Our fundraising with the vulnerable or those lacking capacity policy
Woods and trees benefit everyone and when choosing to give to any charity, the experience should be a positive one for everyone. The Woodland Trust understands that through our fundraising activities we will on occasion come into contact with people that, at the point of the interaction, do not have the capacity to fully understand the nature of the gift they are being asked to give. The Woodland Trust also understands that people in vulnerable circumstances, whether these are temporary or permanent may need additional support before choosing to make a donation.
Where we suspect that we are engaging with someone that currently lacks the capacity to give, we will draw to a close the interaction in a manner that seeks to protect the individual as well as maintaining their dignity. The Woodland Trust understands and welcomes people’s desire to support their favourite causes but as a charity we have an obligation to protect those in vulnerable circumstances.
Where an individual in vulnerable circumstances, whether temporary or permanent, engages with the Woodland Trust we will strive to respond to the individual’s needs and adapt our approach to suit the requirements of the individual. The Woodland Trust does not advocate different treatment of some groups of individuals based purely upon a personal characteristic (such as disability or age).
The Woodland Trust understands that some forms of fundraising carry an increased risk of both interacting with a vulnerable person, as well as an increased risk of a donation being erroneously given. Both through telephone and face to face fundraising whenever a fundraiser suspects that a member of the public lacks the capacity to give, they will politely but immediately end the engagement, thanking the individual for the time they have taken to listen. These conversations should be drawn to a close, without making any enquiries about the individual’s capacity to give and where possible without asking for a donation. This approach applies to all fundraisers acting on behalf of the Woodland Trust whether directly employed or operating through a third party.
The Woodland Trust understands that when fundraising with the public it may not always be clear if an individual is vulnerable or lacks the capacity to give. This is more often than not the first time the fundraiser has spoken with the individual, to help with this, the Woodland Trust have internal training to help identify vulnerable individuals and their enhanced requirements, but our approach is to always err on the side of caution.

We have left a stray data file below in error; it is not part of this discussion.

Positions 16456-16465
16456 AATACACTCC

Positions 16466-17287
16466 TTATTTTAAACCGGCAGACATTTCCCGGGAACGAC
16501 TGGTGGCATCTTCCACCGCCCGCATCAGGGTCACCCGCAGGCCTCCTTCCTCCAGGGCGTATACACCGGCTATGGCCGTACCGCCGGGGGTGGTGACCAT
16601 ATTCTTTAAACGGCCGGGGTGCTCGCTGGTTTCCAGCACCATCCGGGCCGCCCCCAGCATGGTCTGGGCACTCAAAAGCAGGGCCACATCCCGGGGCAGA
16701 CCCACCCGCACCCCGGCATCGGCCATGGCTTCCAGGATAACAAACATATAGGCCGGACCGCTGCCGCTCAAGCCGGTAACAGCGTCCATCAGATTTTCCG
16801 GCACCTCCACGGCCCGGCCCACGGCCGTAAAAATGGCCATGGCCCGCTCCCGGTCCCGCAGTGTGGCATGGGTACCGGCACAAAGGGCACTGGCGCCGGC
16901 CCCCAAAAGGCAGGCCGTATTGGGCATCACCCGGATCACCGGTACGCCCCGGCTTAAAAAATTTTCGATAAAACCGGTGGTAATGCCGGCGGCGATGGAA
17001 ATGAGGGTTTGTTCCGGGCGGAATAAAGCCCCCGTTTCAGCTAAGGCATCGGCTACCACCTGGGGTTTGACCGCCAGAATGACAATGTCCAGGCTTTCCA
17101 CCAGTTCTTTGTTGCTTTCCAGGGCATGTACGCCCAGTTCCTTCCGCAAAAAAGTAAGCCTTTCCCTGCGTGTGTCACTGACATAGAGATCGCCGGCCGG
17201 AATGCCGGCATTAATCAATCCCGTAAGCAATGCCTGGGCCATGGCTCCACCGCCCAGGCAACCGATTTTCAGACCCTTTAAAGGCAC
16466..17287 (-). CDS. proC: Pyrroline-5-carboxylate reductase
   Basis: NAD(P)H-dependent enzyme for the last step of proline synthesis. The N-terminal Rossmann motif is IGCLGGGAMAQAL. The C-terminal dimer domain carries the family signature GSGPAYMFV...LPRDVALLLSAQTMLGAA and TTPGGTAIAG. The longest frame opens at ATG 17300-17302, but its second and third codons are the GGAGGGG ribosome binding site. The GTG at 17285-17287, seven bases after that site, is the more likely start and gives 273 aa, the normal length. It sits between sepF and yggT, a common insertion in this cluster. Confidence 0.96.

In the rare situation where the Woodland Trust receives a donation from someone lacking the capacity to understand the implications of their gift, this will be returned; the Woodland Trust will need to be satisfied that at the time of the gift, the individual was unable to understand the consequences of giving. The Woodland Trust will not return a donation where the donor has made an error in judgement and was not in vulnerable circumstances. If you would like to request a refund, please contact our Support Services Response Team:
- By telephone: 0330 333 3300
- By email: email@example.com
- By post: Support Services Response Team, Woodland Trust, Kempton Way, Grantham, Lincolnshire, NG31 6LL.
Please note that calls to our Support Services Response Team may be monitored or recorded.
This approach has been influenced by the guidance published by the Institute of Fundraising; Treating Donors Fairly, the Fundraising Regulator’s Code of Practice and the DMA White Paper guidelines for call centres dealing with vulnerable consumers.
 A note on terminology; the Woodland Trust uses ‘lacking capacity’ as a legal definition in line with the Mental Capacity Act 2005 as outlined in section 2.